Botanicals in Dermatology: An Evidence-based Review

Juliane Reuter; Irmgard Merfort; Christoph M. Schempp

Disclosures

Am J Clin Dermatol. 2010;11(4):247-267. 

In This Article

8. Adverse Effects of Plant Extracts on the Skin

This section is not intended to address each commonly used botanical. It should rather stoke the awareness of clinicians for the eventuality of adverse effects and how they may present.

Virtually all herbal remedies may provoke allergic reactions, and several botanicals hold the risk of photosensitization. The prevalence of contact sensitization against some botanical compounds, such as oxidization products of monoterpenes, terpinene, balsam of Peru, and Compositae plants, is quite high in Europe.[146] Contact sensitization towards cosmetics containing plant extracts as a fragrance is increasingly reported. Such patients should avoid plant extracts in their personal care products.[147] Therefore, clinicians should not only be informed of the beneficial effects of botanicals for dermatologic disorders but also of specific adverse effects that might be caused by the use of herbal remedies.

Botanicals may cause phytodermatitis, which can be classified into non-immunologic, such as toxic or phototoxic dermatitis, and immunologic phytodermatitis, such as immediatetype hypersensitivity, allergic contact dermatitis, or photoallergic dermatitis.[20] An example of toxic phytodermatitis is the irritant phorbol dermatitis caused by the sun spurge (Euphorbia helioscopia).[148] Furocoumarins represent the principal agents responsible for phototoxic phytodermatitis. They comprise psoralens such as 5-methoxypsoralen (5-MOP, bergapten) and methoxsalen (xanthotoxin), which possess a distinct photosensitizing potential. Furocoumarins also occur in burning bush (Dictamnus albus) and garden rue (Ruta graveolens), which belong to the Rutaceae plant family.[149,150] Phototoxic skin reactions to psoralens include the Berlock dermatitis caused by 5-MOP, which is contained in cosmetically used Citrus bergamia (bergamot oil). Dermatitis bullosa pratensis is frequently caused by methoxsalen that mainly occurs in the Apiaceae family (Umbelliferae), which includes plants such as the giant hogweed (Heracleum mantegazzianum)[151] and various vegetables/herbs such as celery, parsnip, and parsley.[152]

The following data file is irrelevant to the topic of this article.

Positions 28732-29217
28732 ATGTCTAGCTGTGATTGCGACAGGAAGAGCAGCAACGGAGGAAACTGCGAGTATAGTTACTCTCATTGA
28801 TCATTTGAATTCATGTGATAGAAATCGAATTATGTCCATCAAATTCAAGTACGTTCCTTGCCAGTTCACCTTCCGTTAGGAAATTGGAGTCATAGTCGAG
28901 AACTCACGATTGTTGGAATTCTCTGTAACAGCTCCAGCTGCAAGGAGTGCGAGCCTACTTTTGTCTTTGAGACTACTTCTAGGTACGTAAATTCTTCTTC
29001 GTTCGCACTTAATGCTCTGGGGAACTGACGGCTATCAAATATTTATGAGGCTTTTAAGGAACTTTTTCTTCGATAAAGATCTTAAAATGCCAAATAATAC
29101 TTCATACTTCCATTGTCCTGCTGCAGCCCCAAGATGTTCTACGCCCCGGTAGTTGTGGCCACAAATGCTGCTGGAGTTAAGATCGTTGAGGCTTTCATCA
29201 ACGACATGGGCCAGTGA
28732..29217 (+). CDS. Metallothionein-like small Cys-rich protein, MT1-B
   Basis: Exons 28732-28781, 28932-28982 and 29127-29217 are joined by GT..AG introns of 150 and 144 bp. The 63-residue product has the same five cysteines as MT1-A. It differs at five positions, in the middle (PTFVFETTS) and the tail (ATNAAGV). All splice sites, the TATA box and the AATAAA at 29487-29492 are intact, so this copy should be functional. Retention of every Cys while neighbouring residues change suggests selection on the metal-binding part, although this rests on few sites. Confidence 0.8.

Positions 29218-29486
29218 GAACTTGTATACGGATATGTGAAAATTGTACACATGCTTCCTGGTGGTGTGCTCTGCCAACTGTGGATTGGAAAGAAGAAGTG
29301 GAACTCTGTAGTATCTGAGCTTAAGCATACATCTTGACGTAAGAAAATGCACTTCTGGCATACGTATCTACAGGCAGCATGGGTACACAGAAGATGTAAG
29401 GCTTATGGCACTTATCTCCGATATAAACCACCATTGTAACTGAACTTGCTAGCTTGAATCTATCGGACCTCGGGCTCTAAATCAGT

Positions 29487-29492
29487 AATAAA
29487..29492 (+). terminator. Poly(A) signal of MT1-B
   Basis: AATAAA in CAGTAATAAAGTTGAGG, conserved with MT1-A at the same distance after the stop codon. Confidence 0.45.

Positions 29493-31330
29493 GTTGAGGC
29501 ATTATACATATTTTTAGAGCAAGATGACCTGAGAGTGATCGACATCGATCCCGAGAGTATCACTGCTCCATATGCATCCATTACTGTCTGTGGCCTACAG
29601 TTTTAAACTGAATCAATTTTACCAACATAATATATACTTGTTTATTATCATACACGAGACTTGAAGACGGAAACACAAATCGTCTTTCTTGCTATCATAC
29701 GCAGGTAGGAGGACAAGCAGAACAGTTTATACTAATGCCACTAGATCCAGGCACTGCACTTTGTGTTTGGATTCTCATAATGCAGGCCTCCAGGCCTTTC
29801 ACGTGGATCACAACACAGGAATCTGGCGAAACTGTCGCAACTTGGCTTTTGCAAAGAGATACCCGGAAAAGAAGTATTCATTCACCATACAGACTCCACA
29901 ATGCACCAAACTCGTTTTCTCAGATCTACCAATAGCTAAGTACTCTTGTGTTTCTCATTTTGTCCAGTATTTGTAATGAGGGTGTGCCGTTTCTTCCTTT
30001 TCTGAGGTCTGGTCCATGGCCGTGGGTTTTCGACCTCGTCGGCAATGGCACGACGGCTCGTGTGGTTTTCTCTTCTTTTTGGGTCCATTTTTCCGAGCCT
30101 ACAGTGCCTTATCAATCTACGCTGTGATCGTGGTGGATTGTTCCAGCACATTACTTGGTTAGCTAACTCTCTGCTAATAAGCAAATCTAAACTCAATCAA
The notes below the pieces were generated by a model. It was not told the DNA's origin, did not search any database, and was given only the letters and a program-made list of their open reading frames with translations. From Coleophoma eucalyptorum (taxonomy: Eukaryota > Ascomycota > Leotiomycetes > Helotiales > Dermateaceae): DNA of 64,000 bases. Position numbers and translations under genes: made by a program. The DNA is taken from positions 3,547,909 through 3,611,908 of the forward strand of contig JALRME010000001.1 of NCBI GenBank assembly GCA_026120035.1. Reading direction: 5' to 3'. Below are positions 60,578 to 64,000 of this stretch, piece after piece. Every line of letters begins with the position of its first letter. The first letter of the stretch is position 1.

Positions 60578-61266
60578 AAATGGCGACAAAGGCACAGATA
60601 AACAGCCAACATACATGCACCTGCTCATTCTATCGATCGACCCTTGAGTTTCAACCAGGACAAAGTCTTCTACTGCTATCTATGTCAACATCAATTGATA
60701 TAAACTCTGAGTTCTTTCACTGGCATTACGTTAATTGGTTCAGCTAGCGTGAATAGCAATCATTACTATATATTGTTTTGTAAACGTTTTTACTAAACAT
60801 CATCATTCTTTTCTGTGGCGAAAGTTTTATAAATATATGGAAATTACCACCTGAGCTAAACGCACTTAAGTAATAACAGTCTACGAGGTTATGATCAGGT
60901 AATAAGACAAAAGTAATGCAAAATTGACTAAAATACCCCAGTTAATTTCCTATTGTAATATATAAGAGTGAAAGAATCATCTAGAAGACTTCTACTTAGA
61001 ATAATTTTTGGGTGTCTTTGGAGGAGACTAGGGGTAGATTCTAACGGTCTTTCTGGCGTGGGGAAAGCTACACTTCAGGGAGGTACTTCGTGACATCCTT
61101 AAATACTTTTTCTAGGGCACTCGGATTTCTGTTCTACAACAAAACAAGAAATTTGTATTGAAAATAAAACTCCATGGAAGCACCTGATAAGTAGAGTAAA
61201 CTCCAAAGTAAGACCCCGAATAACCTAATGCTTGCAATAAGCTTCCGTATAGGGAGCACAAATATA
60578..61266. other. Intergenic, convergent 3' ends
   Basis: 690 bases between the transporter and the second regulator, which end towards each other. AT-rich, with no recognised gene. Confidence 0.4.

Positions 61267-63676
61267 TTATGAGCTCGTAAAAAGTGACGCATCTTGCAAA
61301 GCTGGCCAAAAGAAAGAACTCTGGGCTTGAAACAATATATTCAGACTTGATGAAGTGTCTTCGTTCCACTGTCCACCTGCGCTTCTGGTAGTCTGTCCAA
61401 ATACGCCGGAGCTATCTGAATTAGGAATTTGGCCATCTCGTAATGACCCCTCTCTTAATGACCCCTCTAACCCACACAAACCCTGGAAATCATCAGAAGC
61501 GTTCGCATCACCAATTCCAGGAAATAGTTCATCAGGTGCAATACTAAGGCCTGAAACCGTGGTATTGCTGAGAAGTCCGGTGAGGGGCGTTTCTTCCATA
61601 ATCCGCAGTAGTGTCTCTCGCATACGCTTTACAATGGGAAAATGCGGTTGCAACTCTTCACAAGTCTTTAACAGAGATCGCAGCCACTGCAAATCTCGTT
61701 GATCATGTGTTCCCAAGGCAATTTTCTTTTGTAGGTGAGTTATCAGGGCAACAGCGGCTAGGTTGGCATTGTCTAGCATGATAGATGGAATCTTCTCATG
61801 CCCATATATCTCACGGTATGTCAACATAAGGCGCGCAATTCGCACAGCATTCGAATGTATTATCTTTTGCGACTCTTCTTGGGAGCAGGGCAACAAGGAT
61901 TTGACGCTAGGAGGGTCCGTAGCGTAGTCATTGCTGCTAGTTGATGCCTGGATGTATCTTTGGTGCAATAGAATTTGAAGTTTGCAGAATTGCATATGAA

Besides toxic and phototoxic phytodermatitis, some botanicals may cause allergic contact dermatitis sensitized to plants or plant products. The Asteraceae A. montana has been classified as a strong allergen according to sensitiziation studies with guinea pigs.[153] Its sesquiterpene lactones, especially those with an α-methylene-γ-lactone moiety, are the most important allergens responsible for inducing allergic contact dermatitis. In a recent clinical study, 443 patients were patch tested with Compositae mix, sesquiterpene lactone mix, arnica, marigold, and propolis. Other plant species from the Asteraceae family that also contain sesquiterpene lactones, such as tansy (Tanacetumvulgare), fever few (Tanacetum parthenium), yarrow (A. millefolium), or elecampane (Inula helenium), may also induce sensitization or elicitation of Compositae dermatitis. Chamomile (M. recutita) and marigold (C. officinalis) are different from the mentioned Asteraceae species.[154] As extracts of these plants are frequently used in occupational and cosmetic products, patch testing with additional plant extracts or adjustment of the commercial Compositae mix to regional conditions has been recommended.[155] However, the sensitizing potential of arnica may be overestimated. Recent studies have shown that arnica tinctures and sesquiterpene lactones are only weak contact sensitizers.[156,157] The potent anti-inflammatory effects of sesquiterpene lactones are dominant and fail to overcome immune regulation, which prevents contact hypersensitivity.[156] In essential oils such as peel oil from citrus fruits or tea tree oil from M. alternifolia, the allergens are oxidized degradation products of monoterpenes.[158,159] Tea tree oil has become one of the most common contact allergens. Moreover, tea tree oil and lavender oil have recently been reported to cause prepubertal gynecomastia.[160]

A recent review on the adverse effects of herbal drugs in dermatology summarizes the different sensitizing potential of herbal remedies, such as aloe vera, chamomile, or curcumin, and aromatherapy oils, such as lavender or tea tree oil.[161]

Comments

3090D553-9492-4563-8681-AD288FA52ACE
Comments on Medscape are moderated and should be professional in tone and on topic. You must declare any conflicts of interest related to your comments and responses. Please see our Commenting Guide for further information. We reserve the right to remove posts at our sole discretion.
Post as:

processing....